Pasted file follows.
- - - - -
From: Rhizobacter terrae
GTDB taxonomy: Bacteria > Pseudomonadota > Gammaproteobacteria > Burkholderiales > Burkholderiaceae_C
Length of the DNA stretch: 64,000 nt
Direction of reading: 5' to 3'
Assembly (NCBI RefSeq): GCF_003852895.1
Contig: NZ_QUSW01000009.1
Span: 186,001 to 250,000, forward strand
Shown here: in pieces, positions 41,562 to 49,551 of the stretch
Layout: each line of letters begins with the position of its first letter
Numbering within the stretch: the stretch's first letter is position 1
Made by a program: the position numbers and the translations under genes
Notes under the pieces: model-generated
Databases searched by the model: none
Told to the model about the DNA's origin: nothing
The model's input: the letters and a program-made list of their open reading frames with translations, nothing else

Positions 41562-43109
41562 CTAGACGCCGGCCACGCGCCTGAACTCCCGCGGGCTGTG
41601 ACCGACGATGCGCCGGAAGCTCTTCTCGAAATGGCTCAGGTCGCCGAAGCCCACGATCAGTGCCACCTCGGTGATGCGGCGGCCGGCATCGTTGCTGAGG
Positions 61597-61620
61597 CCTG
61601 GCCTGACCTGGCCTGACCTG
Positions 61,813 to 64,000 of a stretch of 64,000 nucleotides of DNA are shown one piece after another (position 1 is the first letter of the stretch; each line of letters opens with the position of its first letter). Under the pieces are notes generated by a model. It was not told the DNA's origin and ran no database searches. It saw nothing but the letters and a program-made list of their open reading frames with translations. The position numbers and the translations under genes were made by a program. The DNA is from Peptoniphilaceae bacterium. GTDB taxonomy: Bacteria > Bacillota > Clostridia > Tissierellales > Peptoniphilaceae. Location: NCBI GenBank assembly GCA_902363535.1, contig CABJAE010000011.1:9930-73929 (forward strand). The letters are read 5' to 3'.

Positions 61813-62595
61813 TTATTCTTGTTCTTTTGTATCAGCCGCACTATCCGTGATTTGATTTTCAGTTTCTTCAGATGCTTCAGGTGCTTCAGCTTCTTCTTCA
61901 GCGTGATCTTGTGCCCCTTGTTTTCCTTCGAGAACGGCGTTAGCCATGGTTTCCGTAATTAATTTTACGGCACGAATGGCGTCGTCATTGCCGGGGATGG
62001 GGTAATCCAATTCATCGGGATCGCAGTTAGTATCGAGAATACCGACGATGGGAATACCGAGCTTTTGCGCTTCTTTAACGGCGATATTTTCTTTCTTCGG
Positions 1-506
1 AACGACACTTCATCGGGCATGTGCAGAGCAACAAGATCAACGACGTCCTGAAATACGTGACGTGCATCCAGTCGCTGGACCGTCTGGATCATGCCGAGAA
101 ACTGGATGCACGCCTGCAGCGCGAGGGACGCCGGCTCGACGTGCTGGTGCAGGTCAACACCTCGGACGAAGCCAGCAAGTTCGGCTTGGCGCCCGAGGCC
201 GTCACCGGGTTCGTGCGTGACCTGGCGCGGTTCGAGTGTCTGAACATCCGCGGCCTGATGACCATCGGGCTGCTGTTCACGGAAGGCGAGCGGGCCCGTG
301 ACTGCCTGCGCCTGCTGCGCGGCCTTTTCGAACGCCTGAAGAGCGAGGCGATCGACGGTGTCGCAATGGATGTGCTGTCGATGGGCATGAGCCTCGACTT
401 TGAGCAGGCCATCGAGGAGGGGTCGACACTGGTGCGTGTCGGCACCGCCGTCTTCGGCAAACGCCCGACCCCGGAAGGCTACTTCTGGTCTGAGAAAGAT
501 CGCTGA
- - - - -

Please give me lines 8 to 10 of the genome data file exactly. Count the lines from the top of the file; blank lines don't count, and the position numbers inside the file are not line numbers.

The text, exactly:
Shown here: in pieces, positions 41,562 to 49,551 of the stretch
Layout: each line of letters begins with the position of its first letter
Numbering within the stretch: the stretch's first letter is position 1